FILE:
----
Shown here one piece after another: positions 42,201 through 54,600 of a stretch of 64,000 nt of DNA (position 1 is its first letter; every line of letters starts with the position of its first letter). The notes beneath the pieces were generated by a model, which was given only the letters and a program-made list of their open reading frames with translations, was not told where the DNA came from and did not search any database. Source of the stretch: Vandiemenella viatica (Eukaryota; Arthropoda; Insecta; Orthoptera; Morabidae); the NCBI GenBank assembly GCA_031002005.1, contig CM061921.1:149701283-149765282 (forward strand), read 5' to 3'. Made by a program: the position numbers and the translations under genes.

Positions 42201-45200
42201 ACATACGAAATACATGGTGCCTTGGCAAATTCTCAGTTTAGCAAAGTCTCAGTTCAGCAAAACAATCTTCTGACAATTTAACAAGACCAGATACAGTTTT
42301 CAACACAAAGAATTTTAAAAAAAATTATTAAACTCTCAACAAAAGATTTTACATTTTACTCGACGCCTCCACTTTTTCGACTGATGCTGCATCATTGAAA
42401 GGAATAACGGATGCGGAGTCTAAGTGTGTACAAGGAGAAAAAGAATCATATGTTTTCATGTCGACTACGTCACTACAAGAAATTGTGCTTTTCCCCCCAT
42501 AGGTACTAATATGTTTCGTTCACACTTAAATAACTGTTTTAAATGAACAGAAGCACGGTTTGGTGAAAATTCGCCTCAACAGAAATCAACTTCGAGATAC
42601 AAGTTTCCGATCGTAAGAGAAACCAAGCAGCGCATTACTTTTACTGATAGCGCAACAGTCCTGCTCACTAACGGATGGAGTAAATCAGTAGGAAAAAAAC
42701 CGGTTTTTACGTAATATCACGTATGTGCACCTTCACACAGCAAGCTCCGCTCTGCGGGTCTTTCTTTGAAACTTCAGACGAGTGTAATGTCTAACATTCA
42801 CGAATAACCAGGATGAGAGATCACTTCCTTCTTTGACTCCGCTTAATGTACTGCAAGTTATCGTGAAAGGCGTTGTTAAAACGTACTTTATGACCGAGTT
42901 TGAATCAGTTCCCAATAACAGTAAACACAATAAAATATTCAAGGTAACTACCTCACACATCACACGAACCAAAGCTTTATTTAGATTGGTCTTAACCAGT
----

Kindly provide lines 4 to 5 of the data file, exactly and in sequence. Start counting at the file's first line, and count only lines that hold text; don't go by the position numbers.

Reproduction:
42301 CAACACAAAGAATTTTAAAAAAAATTATTAAACTCTCAACAAAAGATTTTACATTTTACTCGACGCCTCCACTTTTTCGACTGATGCTGCATCATTGAAA
42401 GGAATAACGGATGCGGAGTCTAAGTGTGTACAAGGAGAAAAAGAATCATATGTTTTCATGTCGACTACGTCACTACAAGAAATTGTGCTTTTCCCCCCAT